On Feb. 18, Arkansas Gov. Asa Hutchinson signed The Teacher Salary Enhancement Act to increase the minimum salary wage for Arkansas teachers by $4,000 in the next four years.
Chair of teacher preparation at Harding Cheri Smith said she believes a shortage in teachers, especially at institutions in Arkansas, is what encouraged the governor to enact the salary bill.
“There is a major concern to try to find good candidates for teaching positions in our state,” Smith said. “I think one of the things that holds people back from teaching is the pay.”
According to The Teacher Salary Enactment Act, the new salary rates for teachers are dependent upon a combination of experience in the field and whether or not they received their master’s degree. Teachers who have anywhere from zero to 15 years of experience will receive compensation.
In over two thirds of the school districts in Arkansas, the minimum wage for beginning teachers will raise with the signing of the bill, according to Hutchinson’s press release.
Beth Collins, English teacher at Ahlf Junior High School in Searcy, said the new law is significant because it communicates the importance and respect of the professional role of teaching, which is an investment in the children who are the future of the state.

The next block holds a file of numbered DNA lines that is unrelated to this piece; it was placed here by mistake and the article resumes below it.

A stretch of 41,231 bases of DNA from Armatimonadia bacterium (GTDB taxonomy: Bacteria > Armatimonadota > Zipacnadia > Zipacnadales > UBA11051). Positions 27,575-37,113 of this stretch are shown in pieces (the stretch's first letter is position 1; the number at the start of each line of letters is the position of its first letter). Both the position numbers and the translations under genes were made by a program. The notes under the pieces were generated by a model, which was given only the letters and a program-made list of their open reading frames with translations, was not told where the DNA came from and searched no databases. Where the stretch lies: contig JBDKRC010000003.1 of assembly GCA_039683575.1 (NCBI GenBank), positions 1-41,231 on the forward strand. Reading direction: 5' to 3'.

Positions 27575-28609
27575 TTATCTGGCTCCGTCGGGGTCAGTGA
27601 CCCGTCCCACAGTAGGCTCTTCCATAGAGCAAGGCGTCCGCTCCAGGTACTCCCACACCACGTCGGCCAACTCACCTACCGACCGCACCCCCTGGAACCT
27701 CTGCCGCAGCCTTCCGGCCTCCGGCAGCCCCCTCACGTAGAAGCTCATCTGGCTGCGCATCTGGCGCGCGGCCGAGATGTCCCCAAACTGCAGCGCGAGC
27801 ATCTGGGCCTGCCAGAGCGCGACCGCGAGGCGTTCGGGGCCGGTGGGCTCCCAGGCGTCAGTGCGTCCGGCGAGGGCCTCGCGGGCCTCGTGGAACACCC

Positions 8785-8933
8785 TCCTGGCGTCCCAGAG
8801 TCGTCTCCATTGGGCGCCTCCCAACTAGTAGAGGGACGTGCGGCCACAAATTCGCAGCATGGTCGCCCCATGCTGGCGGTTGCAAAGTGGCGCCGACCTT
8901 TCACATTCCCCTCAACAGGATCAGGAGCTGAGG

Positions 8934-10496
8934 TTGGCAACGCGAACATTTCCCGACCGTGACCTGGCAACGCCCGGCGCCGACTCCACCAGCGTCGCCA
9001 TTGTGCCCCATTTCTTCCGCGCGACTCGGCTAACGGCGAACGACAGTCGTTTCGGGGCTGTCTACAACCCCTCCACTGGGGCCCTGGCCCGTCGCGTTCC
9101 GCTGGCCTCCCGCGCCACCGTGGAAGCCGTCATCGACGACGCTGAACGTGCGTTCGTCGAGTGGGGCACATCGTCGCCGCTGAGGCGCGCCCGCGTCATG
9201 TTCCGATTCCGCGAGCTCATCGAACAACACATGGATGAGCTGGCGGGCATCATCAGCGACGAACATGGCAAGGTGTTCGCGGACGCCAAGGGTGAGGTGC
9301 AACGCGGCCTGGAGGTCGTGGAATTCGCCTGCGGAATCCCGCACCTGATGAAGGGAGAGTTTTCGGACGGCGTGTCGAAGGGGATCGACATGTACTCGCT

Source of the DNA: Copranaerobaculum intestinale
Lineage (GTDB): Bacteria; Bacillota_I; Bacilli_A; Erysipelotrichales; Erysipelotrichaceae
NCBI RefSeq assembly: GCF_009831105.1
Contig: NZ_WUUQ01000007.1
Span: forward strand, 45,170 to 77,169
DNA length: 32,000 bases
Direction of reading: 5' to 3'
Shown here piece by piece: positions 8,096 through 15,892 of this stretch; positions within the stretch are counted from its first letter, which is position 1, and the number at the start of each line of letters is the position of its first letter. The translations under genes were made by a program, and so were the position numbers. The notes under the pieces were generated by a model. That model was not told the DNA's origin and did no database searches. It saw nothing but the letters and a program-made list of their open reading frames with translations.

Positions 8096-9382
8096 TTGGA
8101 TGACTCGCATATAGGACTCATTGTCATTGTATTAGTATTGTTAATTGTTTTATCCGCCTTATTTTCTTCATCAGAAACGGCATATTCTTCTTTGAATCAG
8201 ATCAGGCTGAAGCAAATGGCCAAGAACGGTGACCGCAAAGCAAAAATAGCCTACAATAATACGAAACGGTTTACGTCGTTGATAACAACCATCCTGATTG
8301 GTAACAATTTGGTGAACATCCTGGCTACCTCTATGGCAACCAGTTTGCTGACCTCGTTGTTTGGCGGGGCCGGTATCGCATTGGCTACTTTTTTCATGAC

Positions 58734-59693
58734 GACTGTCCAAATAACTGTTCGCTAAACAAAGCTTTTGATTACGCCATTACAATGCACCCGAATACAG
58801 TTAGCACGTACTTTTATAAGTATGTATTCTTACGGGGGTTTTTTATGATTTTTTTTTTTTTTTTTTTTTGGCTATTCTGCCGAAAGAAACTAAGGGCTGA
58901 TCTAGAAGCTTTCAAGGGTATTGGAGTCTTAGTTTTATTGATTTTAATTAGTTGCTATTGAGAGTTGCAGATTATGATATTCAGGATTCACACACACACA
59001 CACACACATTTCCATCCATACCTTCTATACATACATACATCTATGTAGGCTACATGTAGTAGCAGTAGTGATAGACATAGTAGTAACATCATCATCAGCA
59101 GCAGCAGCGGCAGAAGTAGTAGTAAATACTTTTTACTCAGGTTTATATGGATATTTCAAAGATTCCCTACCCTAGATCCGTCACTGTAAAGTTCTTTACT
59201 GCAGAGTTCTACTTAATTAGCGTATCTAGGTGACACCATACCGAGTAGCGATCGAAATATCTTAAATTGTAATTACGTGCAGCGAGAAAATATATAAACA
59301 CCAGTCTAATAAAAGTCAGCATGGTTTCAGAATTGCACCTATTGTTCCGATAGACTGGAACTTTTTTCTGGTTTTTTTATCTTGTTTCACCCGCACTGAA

“The pay raise retains teachers who are trained in Arkansas and could draw others from out of state as well,” Collins said.
Collins said the pay raise is part of a solution.
“It aligns our educational system in Arkansas with other states and encourages more people to go into the field of education,” Collins said.
Sophomore education major Madeline Collins said she does not think teachers get paid as much as they should. However, they are still willing to teach anyway.
“Teachers will still teach regardless because if you love kids, you love kids … and you’re doing it for a reason,” Madeline Collins said.
Madeline Collins said she believes the governor is reinforcing the importance of education.
Many professions have kept their salary rates stagnant because the economy is experiencing change, according to Smith. She said $4,000 may not be a lot of money to some, but it is still encouraging.
“The way teachers teach, the way they connect with the community, the way they reach out to families is critical in society,” Smith said. “Without good teachers, where would our generation be in 10 years?”